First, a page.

The properties were created to appeal to affluent families looking to move to the increasingly popular city of Gross Pointe Woods with all the benefits a life in the suburbs had to offer. Eastmoreland was marketed as being “in the Center of the Golf Club District”, close to the Country Club of Detroit, Lochmoor Golf Club, Grosse Pointe Yacht Club, Grosse Pointe Hunt Club, and to the adjoining Renmoor Semi-Public Golf Course. The image below is an advertisement for 1481 Oxford from the Detroit Times, 1929.
The 10 homes J. Ivan Dise designed in collaboration with Arthur John Scully are:
1481 Oxford Road – brick built English Tudor – the photo below is from the original listing in 1929.
1491 Oxford Road – a classically styled center entrance Colonial.
1500 Oxford – brick built English Tudor. This is a three-bedroom home with an attached two-car garage. It is arguably one of the more uniquely styled properties of the 10 Dise created.
1511 Oxford – an English style home, featuring exquisite brickwork.
1520 Oxford – this classically styled Tudor is one of the larger homes designed by Dise.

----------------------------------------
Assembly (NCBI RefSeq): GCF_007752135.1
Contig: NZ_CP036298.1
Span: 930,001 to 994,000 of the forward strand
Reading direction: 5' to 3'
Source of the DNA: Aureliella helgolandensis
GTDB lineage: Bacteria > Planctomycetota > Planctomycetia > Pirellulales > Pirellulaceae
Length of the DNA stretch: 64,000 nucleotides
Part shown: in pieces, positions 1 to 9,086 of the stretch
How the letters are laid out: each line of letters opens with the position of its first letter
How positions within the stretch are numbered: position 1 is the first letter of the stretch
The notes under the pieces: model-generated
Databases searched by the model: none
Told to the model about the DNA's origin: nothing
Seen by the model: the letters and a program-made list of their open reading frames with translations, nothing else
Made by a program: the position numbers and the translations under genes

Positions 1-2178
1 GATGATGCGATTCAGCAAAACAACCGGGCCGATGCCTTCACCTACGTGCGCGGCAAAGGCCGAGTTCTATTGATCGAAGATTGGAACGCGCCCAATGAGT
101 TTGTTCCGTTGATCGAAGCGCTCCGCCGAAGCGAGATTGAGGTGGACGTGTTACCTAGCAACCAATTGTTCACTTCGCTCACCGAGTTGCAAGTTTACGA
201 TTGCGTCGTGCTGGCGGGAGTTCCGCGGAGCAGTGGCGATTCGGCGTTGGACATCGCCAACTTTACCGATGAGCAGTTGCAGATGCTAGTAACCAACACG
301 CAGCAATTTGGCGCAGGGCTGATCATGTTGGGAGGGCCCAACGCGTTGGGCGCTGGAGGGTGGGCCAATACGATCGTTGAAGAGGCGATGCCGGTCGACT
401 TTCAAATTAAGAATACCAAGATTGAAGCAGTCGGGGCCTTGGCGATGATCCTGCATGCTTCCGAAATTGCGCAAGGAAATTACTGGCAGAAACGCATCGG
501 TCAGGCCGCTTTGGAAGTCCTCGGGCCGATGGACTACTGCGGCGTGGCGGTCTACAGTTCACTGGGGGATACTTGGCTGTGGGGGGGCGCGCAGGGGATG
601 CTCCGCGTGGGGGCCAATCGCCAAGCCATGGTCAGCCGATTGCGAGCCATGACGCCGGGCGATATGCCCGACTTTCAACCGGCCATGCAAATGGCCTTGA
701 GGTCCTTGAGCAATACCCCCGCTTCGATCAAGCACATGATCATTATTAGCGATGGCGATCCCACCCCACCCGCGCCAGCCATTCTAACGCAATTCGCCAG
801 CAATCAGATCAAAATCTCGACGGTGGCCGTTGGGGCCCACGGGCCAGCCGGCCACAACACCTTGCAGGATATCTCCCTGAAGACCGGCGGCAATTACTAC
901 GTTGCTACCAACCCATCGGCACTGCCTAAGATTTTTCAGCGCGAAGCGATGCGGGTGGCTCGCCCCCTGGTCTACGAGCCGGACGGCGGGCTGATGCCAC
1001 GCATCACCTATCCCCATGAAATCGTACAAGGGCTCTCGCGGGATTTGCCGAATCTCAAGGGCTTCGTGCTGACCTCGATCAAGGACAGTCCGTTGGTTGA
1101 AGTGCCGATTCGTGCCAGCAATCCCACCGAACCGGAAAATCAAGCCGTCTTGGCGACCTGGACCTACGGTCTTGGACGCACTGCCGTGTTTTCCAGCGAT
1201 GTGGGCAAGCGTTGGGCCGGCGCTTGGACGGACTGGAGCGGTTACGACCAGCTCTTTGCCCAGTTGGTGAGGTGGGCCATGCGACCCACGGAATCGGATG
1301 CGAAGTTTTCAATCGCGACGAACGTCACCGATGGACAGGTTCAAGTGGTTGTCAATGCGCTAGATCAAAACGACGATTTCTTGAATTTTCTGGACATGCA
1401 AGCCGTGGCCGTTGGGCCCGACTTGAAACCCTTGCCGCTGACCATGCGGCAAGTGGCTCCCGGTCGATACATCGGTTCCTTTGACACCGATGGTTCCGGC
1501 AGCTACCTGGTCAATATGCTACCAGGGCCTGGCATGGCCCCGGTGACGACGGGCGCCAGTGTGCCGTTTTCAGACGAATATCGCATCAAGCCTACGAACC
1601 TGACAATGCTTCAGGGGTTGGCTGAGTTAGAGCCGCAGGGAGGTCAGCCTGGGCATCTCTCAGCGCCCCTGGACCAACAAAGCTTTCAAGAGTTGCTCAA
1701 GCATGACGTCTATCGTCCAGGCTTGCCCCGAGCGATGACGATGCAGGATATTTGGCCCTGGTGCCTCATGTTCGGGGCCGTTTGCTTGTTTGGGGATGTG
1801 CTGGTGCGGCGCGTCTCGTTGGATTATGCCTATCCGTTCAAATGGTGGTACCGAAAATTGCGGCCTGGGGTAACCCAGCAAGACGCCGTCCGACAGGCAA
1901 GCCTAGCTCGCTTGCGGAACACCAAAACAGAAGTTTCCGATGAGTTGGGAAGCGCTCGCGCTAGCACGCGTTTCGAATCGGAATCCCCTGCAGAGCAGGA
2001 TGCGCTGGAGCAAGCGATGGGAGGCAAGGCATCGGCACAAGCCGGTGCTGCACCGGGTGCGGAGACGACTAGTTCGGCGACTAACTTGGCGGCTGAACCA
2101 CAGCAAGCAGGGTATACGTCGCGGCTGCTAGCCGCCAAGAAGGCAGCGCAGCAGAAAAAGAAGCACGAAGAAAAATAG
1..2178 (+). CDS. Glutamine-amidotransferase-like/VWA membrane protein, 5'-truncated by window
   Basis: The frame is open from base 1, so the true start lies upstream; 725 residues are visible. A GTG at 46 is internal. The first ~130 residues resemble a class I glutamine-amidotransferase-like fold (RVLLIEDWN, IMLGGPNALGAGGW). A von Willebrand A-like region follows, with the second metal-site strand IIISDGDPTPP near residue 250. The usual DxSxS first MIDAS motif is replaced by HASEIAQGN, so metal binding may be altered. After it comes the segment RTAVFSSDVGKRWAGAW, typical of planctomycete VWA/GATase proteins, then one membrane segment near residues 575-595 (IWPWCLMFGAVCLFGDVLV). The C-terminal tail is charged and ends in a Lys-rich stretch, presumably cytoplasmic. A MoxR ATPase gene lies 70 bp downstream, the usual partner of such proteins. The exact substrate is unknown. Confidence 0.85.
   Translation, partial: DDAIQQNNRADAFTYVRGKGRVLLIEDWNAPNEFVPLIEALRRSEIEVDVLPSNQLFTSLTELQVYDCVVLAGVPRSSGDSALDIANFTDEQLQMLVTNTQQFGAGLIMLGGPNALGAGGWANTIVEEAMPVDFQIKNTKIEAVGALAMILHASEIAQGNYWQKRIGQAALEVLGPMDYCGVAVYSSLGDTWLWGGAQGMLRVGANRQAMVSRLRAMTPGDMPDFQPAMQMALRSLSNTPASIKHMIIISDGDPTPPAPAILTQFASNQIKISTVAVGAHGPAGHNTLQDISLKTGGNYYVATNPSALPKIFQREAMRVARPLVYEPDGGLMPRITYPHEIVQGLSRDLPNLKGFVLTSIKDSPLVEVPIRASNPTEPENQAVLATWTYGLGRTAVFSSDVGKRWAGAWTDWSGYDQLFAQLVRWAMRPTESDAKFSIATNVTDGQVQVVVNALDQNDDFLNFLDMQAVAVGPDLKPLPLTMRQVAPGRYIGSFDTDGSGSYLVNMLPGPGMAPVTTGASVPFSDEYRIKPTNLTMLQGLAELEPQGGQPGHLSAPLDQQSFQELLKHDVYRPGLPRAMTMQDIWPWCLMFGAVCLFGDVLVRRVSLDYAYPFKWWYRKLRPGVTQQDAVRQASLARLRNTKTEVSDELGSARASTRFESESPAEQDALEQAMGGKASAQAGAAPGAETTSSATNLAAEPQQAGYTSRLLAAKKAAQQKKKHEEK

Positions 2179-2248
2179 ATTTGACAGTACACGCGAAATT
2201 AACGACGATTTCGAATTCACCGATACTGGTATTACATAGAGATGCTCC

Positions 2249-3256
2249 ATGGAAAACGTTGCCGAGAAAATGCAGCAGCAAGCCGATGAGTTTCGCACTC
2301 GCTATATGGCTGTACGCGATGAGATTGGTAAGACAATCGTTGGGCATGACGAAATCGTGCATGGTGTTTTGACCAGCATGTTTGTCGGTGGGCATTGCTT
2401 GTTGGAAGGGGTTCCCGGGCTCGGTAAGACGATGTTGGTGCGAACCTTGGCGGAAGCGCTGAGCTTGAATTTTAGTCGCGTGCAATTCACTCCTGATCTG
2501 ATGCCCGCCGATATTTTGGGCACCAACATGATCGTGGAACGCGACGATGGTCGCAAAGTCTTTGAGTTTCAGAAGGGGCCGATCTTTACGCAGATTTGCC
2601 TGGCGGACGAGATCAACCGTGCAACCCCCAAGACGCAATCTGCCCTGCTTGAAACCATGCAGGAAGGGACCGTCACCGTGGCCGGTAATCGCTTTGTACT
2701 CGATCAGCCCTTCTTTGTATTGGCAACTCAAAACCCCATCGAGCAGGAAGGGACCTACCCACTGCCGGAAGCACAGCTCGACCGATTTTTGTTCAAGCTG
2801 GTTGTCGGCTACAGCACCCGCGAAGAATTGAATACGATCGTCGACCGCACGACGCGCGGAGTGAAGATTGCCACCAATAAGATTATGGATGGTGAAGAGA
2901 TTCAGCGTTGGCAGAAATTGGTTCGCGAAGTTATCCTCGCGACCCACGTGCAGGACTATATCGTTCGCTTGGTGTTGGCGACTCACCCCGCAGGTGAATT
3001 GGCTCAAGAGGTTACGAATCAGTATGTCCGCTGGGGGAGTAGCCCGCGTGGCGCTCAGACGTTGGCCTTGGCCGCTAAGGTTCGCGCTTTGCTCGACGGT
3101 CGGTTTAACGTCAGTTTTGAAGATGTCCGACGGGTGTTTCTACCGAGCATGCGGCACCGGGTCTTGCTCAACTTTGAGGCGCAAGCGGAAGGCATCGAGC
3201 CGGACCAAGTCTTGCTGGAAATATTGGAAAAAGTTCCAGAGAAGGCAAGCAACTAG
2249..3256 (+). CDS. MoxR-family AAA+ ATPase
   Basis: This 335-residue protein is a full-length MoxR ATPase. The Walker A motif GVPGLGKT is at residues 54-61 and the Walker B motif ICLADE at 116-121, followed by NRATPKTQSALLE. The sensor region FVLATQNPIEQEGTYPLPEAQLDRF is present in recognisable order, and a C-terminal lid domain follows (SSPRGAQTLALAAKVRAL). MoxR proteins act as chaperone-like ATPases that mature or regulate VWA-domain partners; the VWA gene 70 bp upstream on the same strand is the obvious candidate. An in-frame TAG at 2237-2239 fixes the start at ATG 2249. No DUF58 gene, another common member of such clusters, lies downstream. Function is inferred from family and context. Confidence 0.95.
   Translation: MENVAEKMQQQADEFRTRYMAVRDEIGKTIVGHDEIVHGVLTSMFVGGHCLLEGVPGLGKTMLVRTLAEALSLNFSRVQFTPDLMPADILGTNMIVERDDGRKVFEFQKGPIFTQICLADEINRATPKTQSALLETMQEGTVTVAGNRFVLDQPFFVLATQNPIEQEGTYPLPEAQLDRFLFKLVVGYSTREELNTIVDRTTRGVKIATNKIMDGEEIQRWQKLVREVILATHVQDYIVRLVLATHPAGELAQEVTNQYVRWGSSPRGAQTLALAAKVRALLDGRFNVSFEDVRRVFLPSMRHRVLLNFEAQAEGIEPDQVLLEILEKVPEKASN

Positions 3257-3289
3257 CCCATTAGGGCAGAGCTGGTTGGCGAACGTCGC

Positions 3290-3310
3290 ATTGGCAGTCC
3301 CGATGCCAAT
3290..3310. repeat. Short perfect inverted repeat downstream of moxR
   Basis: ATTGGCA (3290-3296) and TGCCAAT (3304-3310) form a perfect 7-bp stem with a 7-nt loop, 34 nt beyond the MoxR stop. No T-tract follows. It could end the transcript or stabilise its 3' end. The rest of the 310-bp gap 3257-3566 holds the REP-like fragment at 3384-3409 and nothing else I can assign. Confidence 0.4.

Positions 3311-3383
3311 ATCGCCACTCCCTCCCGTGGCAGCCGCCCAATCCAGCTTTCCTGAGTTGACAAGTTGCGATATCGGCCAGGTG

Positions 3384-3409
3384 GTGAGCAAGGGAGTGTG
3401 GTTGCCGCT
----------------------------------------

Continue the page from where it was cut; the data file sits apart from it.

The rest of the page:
1540 Oxford – a distinctive 3-bedroom French inspired home.
1560 Oxford – this Tudor inspired home is the second largest home designed by Dise.
1570 Oxford – this large Tudor has a rather distinguishable entrance. The post and beam constructed porch covers a beautiful recessed arched shaped front door with striking brickwork in a mosaic configuration above it. The photo below was taken in 1946.
1581 Oxford – arguably the most noticeable of the Dise homes, this striking property has all the classic characteristics associated with Tudor Revival homes from this era – a steeply pitched gabel roof, decorative half-timbering, small dormers in the roof, and a recessed front door.
1590 Oxford – a classically styled center entrance Colonial.